shutterstock 1587825637 Pool Algae Treatment: How to Destroy and Prevent Algae at the Bottom of Pool IES Pools

Pool Algae Treatment: How to Destroy and Prevent Algae at the Bottom of Pool

Did you know something is living in your pool?

It’s called algae. Algae is a living plant organism that can clog your filters, affect water circulation, and render your pool chemicals less effective. It’s easy to ignore a little pool cloudiness or dark debris by your stairs, especially when you use your pool often. 

But on sunny days, algae on the bottom of the pool photosynthesize and rapidly multiply, growing into a pool-sized problem. Um, gross?

Follow the steps below to send that algae packing and prevent it from retaking residency in the future with pool algae treatment.

Identify the Type of Algae

Three main types of algae live in swimming pools. These types are green, mustard, and black. 

In pools, green algae are the most common, but it’s also the easiest to prevent. It floats freely and sometimes presents as cloudy, green-looking pool water.

If the algae cling to the surface of your pool and resemble yellow or brown dust (or even slime), it’s mustard pool algae. This type is harder to treat, can reoccur, and is resistant to chlorine. 

Black algae form a protective crust by attaching firmly to your pool’s surfaces.  

Once you’ve identified the type of algae living in your pool, you can move on to treat and prevent it from coming back.

Test Your Pool Water

When fighting algae, always start by testing your pool water to see if your water parameters are unbalanced. If your Free Chlorine level is low, it creates the perfect environment for algae to grow. 

Strive to maintain a Free Chlorine level between one and four ppm. If it’s low, apply chlorine and sanitizers to restore levels to normal and stay on top of pool algae control.

Clean, Clean, Clean

Now, it’s time to clean your pool water and surfaces. Skim the surface of the water to remove visible debris. Then, brush the pool walls, and vacuum and empty any skimmer baskets.

If there are areas with visible algae and little or no circulation, concentrate on these areas first.

Get into the habit of cleaning your pool this way regularly, and you won’t have to deal with algae in the future. 

Apply a Pool Shock

You can achieve crystal clear water by applying a pool shock.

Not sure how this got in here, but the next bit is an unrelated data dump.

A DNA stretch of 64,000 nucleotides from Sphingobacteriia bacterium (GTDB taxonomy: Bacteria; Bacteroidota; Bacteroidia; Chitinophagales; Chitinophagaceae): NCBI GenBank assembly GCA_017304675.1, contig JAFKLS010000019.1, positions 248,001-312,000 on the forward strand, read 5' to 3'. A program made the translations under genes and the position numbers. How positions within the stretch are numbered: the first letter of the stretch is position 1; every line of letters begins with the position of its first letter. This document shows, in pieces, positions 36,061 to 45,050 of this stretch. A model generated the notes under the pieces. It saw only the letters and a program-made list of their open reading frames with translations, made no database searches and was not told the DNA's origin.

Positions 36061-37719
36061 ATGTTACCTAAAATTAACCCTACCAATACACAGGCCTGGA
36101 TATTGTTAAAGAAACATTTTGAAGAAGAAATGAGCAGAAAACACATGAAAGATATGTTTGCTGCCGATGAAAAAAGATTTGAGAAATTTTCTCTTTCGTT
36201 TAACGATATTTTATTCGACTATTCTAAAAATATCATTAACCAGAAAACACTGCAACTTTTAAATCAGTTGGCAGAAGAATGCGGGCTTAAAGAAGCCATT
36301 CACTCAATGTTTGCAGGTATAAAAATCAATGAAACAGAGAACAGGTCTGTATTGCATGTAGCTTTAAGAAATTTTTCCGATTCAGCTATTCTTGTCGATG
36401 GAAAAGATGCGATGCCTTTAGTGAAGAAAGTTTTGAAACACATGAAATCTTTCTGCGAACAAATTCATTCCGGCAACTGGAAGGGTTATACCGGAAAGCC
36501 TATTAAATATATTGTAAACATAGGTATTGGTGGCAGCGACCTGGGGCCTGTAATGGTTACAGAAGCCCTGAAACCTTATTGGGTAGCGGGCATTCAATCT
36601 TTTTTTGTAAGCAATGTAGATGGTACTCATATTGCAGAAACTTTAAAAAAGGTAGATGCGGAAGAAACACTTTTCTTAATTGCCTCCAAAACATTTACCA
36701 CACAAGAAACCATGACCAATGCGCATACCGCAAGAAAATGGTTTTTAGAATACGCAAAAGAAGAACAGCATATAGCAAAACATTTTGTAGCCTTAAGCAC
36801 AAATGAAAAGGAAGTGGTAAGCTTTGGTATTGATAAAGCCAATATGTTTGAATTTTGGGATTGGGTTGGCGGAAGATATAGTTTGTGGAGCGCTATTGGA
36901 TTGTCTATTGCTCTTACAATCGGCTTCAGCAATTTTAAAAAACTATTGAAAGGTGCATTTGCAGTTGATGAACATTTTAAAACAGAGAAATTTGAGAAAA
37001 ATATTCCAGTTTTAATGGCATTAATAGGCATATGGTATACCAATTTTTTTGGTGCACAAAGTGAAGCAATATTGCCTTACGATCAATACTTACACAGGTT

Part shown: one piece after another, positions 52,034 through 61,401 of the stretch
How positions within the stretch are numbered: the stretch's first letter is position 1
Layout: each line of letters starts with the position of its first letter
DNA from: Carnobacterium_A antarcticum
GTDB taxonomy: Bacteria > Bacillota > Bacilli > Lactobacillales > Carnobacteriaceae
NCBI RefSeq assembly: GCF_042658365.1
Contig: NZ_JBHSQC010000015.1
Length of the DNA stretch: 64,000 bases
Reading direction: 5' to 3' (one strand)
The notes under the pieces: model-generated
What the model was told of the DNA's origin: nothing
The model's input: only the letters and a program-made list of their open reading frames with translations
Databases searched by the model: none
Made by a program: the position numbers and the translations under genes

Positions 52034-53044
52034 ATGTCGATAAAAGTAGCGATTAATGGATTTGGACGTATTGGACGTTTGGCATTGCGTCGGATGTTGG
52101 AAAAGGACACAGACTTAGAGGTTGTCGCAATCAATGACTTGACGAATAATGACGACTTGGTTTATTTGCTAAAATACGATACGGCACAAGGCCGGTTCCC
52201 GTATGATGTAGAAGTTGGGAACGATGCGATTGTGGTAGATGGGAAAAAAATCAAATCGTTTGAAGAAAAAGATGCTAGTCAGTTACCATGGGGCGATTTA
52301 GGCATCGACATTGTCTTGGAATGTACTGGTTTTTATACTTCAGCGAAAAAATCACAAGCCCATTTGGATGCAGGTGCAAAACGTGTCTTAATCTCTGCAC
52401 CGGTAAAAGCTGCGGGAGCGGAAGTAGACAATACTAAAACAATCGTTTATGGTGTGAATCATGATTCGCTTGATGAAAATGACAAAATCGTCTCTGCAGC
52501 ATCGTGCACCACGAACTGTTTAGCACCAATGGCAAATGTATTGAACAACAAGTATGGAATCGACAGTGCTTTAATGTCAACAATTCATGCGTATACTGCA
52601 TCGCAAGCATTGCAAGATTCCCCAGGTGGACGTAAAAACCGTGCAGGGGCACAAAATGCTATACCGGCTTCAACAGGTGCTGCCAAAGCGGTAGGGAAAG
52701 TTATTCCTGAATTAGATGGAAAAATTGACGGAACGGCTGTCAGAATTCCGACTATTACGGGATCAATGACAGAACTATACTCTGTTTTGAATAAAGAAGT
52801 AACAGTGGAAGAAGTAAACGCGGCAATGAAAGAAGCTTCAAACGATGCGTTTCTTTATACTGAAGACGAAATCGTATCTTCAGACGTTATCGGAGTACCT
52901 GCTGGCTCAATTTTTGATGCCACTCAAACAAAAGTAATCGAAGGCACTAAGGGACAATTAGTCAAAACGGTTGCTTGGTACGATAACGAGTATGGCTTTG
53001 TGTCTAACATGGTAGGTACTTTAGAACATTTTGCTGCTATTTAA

Shocking your pool will help remove contaminants that cause algae to grow. It also helps to improve your water filtration system. The type of algae you have will determine how aggressive you need to be when shocking. The more resistant the algae, the more shock required. 

For algae removal, use calcium hypochlorite shock. Determine the dose for your pool by following the package instructions, then multiply that by two, three, or four (depending on which type of algae you’re fighting:

  • Green Algae: Shock x2
  • Yellow or Dark Green Algae: Shock x3
  • Black Algae: Shock x4

You’ll end up with too much cyanuric acid if you use stabilized chlorine, which can cause worse problems than algae. 

Remember to save pool shocking for dusk or night. Sun will eat up chlorine before it has a chance to kill any algae.

Clean Your Filter

Clean your filter following your owner’s manual to remove dead algae, mineral build-up, and organic contaminants. 

Give your pool’s entire gallonage the change to run through your new filter by letting it run continuously for 24 hours. Then, test your pool water weekly to prevent algae in the pool.

Bring Out the Best in Your Pool

Now that you know how to keep your pool water bright and sparkling, maybe it’s time to consider a remodel?

You’ve invested a lot of time and money into your pool, so you should feel excited to walk out your back door.

We’re here to help with that. Contact us today to discuss our pool remodeling and renovation services.